“We’ll take it,” said David Bertram, legislative liaison for the MTA. “It’s not unlike what we’ve seen just from trends that we’ve seen in recent years, so it doesn’t come as a surprise to us.”
The growth in township populations will likely mean additional revenue sharing dollars for those communities, which Bertram said will be effective immediately and retroactive back to the start of the state’s current fiscal year, which began Oct. 1, 2010. It roughly amounts to an additional $65 per person, Bertram said.
But for cities and villages as a whole, the numbers are a bit more disconcerting, particularly in Detroit, where the U.S. Census Bureau is reporting that the population plummeted by 25 percent, from 951,270 in 2000 to just 713,777 in 2010.
Due to the state’s population drop, Michigan’s share of federal dollars will take a hit, resulting in less funding available for transportation programs “and a variety of other things,” said State Demographer Ken Darga, who noted that while Detroit remains the largest city in the state, it’s now the 11th-most densely populated area, even behind other metropolitan hubs like Hamtramck in the tri-county area.
It’s not uncommon for communities to challenge census data. Officials in at least four local communities — Waterford, Highland, Commerce and White Lake townships — questioned the population tallies the U.S. Census Bureau put out a decade ago, and some are skeptical of their accuracy this time around, as well.
The Count Question Resolution accepts challenge submissions for the three-year period beginning June 1 and ending June 1, 2013, according to Gordon Rector of the U.S. Census Bureau.
“The program is based on housing units, so basically a community can look block-by-block at what the housing unit count was for any and all blocks in their community and, if they see a difference, then there are procedures on what kind of evidence they provide that shows that,” Rector said. “Those are allocation issues and we try to clean those up.”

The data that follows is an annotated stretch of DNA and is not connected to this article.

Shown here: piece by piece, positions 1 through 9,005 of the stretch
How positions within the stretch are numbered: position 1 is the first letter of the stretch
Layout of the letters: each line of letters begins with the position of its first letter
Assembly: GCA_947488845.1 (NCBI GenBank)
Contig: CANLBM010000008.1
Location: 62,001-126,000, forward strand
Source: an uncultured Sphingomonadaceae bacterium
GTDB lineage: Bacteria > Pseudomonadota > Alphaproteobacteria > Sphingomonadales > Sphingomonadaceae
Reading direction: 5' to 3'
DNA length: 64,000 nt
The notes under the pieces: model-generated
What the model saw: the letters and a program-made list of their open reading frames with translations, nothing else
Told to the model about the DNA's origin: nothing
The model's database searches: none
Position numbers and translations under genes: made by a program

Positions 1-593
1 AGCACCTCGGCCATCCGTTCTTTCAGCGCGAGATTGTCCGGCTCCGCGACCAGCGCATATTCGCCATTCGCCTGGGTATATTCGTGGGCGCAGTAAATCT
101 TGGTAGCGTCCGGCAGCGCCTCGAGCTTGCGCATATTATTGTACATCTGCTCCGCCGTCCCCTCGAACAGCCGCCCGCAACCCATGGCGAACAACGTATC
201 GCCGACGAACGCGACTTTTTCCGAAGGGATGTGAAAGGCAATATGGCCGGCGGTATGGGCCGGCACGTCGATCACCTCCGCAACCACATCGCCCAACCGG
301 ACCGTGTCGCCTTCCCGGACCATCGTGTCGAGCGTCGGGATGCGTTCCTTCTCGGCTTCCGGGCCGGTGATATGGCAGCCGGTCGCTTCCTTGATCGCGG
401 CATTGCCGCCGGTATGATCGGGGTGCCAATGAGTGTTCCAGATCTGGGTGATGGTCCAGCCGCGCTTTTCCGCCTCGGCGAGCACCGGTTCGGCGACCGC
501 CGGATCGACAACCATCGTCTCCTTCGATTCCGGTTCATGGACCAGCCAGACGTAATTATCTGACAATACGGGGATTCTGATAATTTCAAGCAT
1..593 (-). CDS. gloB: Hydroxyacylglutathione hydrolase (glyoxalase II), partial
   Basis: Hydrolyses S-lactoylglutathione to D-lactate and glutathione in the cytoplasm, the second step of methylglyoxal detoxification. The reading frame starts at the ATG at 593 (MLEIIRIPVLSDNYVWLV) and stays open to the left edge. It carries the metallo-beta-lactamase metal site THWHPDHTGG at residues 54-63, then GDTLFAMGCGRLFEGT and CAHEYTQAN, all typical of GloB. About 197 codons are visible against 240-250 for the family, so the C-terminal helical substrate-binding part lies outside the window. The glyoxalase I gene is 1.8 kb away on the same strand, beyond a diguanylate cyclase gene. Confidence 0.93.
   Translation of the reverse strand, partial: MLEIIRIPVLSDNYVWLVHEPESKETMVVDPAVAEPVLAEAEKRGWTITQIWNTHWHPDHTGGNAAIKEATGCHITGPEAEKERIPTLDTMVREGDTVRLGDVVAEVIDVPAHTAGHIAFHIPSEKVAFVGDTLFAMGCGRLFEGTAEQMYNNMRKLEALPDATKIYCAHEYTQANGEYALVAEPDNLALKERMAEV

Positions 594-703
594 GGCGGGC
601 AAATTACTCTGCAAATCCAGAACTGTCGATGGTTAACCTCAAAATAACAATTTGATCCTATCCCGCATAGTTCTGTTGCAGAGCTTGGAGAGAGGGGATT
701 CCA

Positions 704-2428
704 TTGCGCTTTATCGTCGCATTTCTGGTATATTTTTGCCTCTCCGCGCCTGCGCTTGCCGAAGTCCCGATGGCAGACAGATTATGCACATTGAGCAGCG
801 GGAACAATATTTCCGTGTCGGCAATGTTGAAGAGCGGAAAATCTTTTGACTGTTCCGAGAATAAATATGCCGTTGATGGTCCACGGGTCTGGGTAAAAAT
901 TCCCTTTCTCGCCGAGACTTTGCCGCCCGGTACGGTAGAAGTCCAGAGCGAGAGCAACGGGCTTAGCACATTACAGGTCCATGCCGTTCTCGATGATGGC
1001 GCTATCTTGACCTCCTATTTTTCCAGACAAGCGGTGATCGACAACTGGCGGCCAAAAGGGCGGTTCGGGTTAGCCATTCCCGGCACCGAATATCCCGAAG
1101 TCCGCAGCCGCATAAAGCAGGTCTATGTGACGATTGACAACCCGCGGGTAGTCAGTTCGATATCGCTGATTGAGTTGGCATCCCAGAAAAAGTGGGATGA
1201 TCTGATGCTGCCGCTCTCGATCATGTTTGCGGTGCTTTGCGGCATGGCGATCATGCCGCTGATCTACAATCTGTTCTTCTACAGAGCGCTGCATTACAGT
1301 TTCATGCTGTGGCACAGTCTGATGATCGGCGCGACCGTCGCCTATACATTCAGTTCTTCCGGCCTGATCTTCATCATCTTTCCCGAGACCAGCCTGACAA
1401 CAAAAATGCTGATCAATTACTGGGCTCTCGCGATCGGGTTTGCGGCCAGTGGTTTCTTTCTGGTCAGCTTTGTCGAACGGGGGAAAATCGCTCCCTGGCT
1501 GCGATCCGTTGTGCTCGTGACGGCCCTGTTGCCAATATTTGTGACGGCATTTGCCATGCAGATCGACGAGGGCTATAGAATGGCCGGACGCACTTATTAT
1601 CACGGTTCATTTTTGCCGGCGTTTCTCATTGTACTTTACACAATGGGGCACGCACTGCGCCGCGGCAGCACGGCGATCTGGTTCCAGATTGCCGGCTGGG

“The census figures clearly show how crucial it is to reinvent Michigan,” said Gov. Rick Snyder in a press release. “It is time for all of us to realign our expectations so that they reflect today’s realities. We cannot cling to the old ways of doing business. This is why my administration has aggressively laid out an agenda based on fiscal discipline, meaningful tax reform and regional cooperation.”
What follows is a breakdown of U.S. Census data for the 11 lakes area communities and reactions from local leaders on how the new figures will affect those municipalities in areas like revenue sharing and elsewhere.
With 40,186 residents, Commerce Township saw a population increase of about 15.4 percent from its 2000 population of 34,813.
Supervisor Tom Zoner said he was surprised by the figures, as he didn’t think the population had gone up that high during the last 10 years. He said the majority of recent requests for building permits had come after the 2010 U.S. Census was taken.
“Still it’s a decent increase for the environment we are in with the number of people leaving the state,” he said.”It shows something positive is happening in Commerce compared to other areas, but overall the state is the loser.”
Since Zoner was surprised at the population increase, he said he doesn’t believe that Commerce was under counted.
“Ten-year cycles mean a lot can happen in that time,” he said. “But the law provides for a mid-decade census if you think the population count was wrong. For example, if you thought the count was wrong in 2000, in 2005 you could have a different survey that could change the amount of money allocated to you.”
Although Commerce has lost its statutory revenues a while back, Zoner said it should see an increase in its constitutional revenue sharing dollars due to the community’s population growth.
“We were receiving a little less than $2 million, and this (population increase) might bounce us up to the $2 million mark,” he said.
Meanwhile, Zoner seems satisfied by the growth displayed in Commerce, especially when looking at other lakes area communities.
“Commerce being up 15 percent is almost twice as much as some other communities. It’s a good sign of good government and good times in Commerce Township,” he said.
Demographically, Commerce reported a 93.6 percent white population, a 2.6 percent Hispanic population, and a 1.6 percent black population.